Yesterday, with its decision in Baczó and Vizsnyiczai (C-567/13), the Court of Justice might have given a signal that its important series of pro-consumer decisions in the field of procedural law has come to an halt.
The ECJ, in essence, had to decide where the two claimants had to seek the annulment of the arbitration clause contained in a contract that they actually intended to challenge in its entirety.
In 2007, Ms Baczó and Mr Vizsnyiczai concluded a mortgage loan agreement containing an arbitration clause. Later, they asked a local court, competent for this kind of action, to declare the contract invalid. A different local court then suggested that they should also demand that the arbitration term be declared invalid- and so they did. At that point, the court where they had lodged their original request referred the case to the county court: under Hungarian law, only these courts are competent to decide on unfair contract terms.
The claimants challenged the decision to involve the higher court, which then raised a request for preliminary ruling. The referring court asks the ECJ to assess the exclusive competence of county courts, which effectively gives rise to split jurisdiction on the validity of a consumer contract and of specific terms contained therein.
The referring court mentions some elements which suggest the rule might be dubious from the point of view of consumer protection:
- seizing the higher court might entail higher costs for the consumer;
- if the consumer brings the suit, she has to bring the case before the county court- if, however, the other party brings proceedings against her, the consumer can rely on the unfairness of a contract terms also before the local court- difference which, the court suggests, seems rather unreasonable.
The ECJ did not, in principle, give a final answer as to whether the rule is in line with EU law.
However, it gave quite detailed guidelines.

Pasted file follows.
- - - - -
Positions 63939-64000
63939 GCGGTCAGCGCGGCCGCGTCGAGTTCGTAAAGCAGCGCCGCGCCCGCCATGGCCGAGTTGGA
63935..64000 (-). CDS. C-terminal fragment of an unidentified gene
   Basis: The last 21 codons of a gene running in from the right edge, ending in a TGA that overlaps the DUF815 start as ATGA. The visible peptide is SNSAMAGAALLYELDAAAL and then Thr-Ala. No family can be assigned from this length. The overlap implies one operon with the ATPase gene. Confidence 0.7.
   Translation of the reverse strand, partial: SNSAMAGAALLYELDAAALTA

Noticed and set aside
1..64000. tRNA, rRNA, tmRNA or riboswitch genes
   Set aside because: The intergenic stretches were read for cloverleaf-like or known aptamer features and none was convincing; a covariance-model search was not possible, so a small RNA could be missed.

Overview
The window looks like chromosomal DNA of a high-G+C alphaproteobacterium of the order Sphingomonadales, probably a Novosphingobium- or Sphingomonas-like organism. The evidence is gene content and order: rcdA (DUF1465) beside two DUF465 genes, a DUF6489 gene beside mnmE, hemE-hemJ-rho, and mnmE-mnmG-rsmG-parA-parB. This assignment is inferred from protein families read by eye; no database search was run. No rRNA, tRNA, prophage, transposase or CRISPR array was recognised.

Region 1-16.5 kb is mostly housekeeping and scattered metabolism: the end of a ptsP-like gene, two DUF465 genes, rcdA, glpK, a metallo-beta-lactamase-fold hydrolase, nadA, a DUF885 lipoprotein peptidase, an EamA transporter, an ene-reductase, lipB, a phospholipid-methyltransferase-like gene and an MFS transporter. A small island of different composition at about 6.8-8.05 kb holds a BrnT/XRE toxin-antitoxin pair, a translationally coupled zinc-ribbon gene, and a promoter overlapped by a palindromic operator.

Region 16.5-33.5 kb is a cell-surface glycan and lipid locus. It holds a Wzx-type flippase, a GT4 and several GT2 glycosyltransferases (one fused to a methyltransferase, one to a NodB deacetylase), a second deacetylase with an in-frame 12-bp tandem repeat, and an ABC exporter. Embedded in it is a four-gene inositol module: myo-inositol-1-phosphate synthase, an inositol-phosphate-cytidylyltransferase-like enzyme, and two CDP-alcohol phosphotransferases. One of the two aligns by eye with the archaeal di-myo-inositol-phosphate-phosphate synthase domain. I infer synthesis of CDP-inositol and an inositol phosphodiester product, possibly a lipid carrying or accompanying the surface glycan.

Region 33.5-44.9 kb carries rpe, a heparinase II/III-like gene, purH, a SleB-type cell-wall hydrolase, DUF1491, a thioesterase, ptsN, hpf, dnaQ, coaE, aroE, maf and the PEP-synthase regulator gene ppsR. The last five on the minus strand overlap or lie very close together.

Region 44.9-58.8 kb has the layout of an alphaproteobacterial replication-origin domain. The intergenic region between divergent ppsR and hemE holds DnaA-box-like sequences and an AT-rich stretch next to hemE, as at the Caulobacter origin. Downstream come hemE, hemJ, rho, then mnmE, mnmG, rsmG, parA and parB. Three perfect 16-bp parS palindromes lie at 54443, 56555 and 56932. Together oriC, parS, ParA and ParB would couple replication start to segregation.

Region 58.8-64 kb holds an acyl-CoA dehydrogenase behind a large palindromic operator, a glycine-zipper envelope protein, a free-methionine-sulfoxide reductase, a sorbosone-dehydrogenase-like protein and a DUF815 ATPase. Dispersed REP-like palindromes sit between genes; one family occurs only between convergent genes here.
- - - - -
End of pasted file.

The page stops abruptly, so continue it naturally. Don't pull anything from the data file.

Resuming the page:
The rule has to be assessed in the framework of Member States' procedural autonomy. In this context, the benchmark is the so called "equivalence and effectiveness" test. The ECJ seems to have no problem with the equivalence prong: the fact that unfair terms claims have to be brought by a court different than the one competent to decide on the invalidity of of contractual terms in general does not breach the principle of equivalence if it is not unfavourable to consumers. This assessment (para 46), in turn, practically gives the Court's answer to the effectiveness question too:
"the designation of [county] courts, which are less numerous and hierarchically superior to the local courts, may facilitate a more homogeneous and specialised administration of justice in cases concerning the rules arising from Directive 93/13."
This, it seems, should automatically bring an advantage to consumers. The Court follows, as to this, the Hungarian Government's submission that the County court judges' professional experience ensures more effective consumer protection (para 58).
Other considerations, of course, also matter in the effectiveness test. In particular, procedural rules pursue public interests that cannot be thwarted to suit the specific interests of private parties (see para 51); thus, the standard to be applied is that the rules organising remedies must nor make the exercise of individual rights impossible of excessively difficult. To this respect, the existence of legal aid mechanisms should also be considered.
Although the ECJ concludes that the rule is valid unless declining the local court's jurisdiction "gives rise to procedural difficulties that would make the exercise [of the consumer's rights] excessively difficult", it clearly indicates that it doesn't think any such difficulties are likely to arise.
Among the elements of criticism (that for instance include the fact that the Court considers that, after all, the consumer does not need to be present at all stages during the proceedings...), it is interesting to notice that the ECJ based several decisive passages of its decision on its previous statements in a case concerning actions brought by consumer associations, without really explaining why it considers them applicable to individual actions too.
Not a brilliant start of 2015 for Hungarian consumers...